1. Spray off the grass with a glyphosate based weed killer such as Roundup.  Apply each year for the first 3 years.  It is best applied when the tree is dormant as it is absorbed through green leaves and kills the plant off at the roots.
  2. Firmly fit a mulch mat around the base of the tree by tucking the edges into the soil and put a thick layer of bark mulch on top of this.  This can be done after the initial spraying with glyphosate and should avoid the need for further spraying.

Mowing or strimming is NOT an answer to the problem.  Each time you mow, the grass will grow back more vigorously and strimming invariably leads to lacerated trunks.

Staking

If trees are not correctly secured they will rock in the planting pit. Roots not firmly in contact with the soil are unable to take up moisture and nutrients, resulting in die back or death of the tree.  Check, particularly after windy weather, that stakes are still solidly in the ground keeping the base of the trunk firm.  The purpose of the stakes is to anchor the roots.   Flexing in the wind, higher up the trunk, is not necessarily a problem if the roots are firm.

Bellow is list of the correct system to use to secure your trees.

  • 40/60, 60/80, 80/100 whips - Unless rabbit/deer problem no need to stake.
  • 100/125, 125/150  1.2m Cane and Easi tie.
  • 150/175  1.2m square stake and a buckle tie and spacer.
  • 175/250, 6/8, 8/10 15L 1.65 Tree stake and a buckle tie and spacer.
  • All larger trees. 2 x 1.65 Tree stake and cross rail with 38mm cushion spacer and 1m of 38mm strapping.

Ties

Always use our recommended tree ties or strapping.  These are designed and manufactured with the correct amount of give to hold the tree firm without strangling it. They should be checked at the end of each growing season for adjustment as the trunk thickens.  Non proprietary materials such as baler twine will cut into the bark and should not be used.

Protection from Animal Damage

Rabbits, deer, sheep, cattle and horses can all potentially damage trees.  Ask us for advice on the most appropriate guards for your trees or hedge.  Squirrels are also a terrible pest when trees get to about 20ft tall but there is no protection available.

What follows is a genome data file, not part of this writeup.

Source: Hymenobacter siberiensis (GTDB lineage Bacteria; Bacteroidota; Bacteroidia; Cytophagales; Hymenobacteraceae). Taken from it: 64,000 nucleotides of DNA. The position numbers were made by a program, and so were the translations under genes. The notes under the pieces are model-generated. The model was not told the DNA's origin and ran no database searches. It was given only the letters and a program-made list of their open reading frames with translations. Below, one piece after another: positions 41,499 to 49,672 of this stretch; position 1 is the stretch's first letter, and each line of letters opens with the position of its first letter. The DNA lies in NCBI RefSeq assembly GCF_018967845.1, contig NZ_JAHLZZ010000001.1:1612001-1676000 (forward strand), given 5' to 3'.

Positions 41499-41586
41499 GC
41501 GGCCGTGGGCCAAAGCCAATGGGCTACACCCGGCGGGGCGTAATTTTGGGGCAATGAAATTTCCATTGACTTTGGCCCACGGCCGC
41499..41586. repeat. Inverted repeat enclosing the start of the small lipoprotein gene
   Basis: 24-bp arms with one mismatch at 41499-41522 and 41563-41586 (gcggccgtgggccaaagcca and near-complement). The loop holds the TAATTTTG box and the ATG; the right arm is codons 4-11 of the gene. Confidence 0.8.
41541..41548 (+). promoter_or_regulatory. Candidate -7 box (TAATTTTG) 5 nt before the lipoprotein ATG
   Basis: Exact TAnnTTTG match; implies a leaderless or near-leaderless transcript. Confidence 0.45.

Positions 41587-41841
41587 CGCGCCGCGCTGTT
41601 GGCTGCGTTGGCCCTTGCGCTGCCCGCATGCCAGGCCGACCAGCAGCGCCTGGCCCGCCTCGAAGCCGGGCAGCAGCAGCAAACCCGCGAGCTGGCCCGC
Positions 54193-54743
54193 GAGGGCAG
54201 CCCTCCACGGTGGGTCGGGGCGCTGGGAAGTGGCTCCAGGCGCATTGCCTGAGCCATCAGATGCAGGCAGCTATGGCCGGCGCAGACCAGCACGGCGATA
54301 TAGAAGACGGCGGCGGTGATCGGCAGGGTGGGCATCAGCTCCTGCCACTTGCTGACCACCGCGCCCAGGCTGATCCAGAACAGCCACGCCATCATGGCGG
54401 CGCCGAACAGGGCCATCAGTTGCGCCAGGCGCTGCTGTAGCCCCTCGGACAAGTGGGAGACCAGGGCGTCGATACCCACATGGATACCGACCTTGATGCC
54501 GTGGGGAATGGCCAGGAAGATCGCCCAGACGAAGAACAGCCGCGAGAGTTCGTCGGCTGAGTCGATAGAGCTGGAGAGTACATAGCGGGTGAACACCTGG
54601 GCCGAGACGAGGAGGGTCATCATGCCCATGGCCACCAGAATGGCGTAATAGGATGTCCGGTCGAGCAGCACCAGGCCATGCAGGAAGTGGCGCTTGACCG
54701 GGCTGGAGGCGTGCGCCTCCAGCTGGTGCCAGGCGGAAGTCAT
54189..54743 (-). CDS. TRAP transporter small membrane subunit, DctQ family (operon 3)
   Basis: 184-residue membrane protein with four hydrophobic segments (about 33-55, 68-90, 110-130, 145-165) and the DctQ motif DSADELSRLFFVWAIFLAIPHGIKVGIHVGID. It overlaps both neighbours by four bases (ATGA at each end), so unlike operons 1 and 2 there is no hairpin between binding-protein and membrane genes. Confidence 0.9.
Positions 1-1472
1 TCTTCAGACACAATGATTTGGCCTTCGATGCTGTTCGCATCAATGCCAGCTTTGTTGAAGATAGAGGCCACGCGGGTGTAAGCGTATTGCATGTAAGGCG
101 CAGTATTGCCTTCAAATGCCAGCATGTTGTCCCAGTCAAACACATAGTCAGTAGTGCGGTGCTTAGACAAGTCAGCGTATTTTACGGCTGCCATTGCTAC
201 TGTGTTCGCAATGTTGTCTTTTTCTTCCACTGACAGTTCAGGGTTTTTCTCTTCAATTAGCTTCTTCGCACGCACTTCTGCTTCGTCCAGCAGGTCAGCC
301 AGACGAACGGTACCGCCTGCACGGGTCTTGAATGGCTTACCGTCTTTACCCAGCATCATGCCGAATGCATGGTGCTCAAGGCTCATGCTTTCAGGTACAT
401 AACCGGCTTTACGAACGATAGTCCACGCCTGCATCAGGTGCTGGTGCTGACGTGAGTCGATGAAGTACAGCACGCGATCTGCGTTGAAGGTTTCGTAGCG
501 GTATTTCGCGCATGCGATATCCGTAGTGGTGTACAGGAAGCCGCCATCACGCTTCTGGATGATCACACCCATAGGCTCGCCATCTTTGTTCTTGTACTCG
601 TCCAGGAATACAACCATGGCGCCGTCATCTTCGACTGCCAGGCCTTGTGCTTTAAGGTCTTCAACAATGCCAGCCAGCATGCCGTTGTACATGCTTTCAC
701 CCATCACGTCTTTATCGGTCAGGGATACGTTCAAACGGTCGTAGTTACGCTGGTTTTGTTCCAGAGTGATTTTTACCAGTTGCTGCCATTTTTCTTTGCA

Comments

By Eileen Caisley on 17/12/2015

I am looking for a Laburnum Golden Rain of the weeping variety, by that I mean a pendulus tree where the branches droop down and so the tree is quite narrow

By Simon on 17/12/2015

Dear Eileen,

The Weeping Scotch Laburnum might be what you’re after. You can find it on the website here: http://www.chewvalleytrees.co.uk/products/detail/laburnum-alpinium-pendulum/1

By Paul Sadler on 13/03/2016

Would this variety be suitable for creating a Labernum arch such as the one found at Bodnant Gardens in Wales?

By Jennifer clark on 14/03/2016

Is the laburnum tree “Watereri Vossii” a female or male tree please.  I have asthma and I understand that female trees in gardens are better than male frees for allergies

By Simon on 16/03/2016

Hello Paul,

Yes this variety is suitable for training into a acrch, but you would want to start with young plants so the 15L would be your best bet.

By Simon on 25/03/2016

Dear Jennifer,

Laburnum x watereri is actually hermaphrodite, so male and female at the same time.

By lisa on 26/09/2016

Hi I am trying to decide between planting a RObinia Frisia for its yellow leaves and a laburnum tree.  In terms of durability and spread can you give me some advice please as i lost a robinia in that spot this year and dont know why?  Thank you, Lisa

By Simon on 28/09/2016

Hello Lisa,

Although Laburnum won’t give you the yellow leaves, this is a more robust tree than Robinia Frisia. Gleditsia triacanthos Sunburst is another bright leaved tree you could look at, as long as the location is warm and sheltered.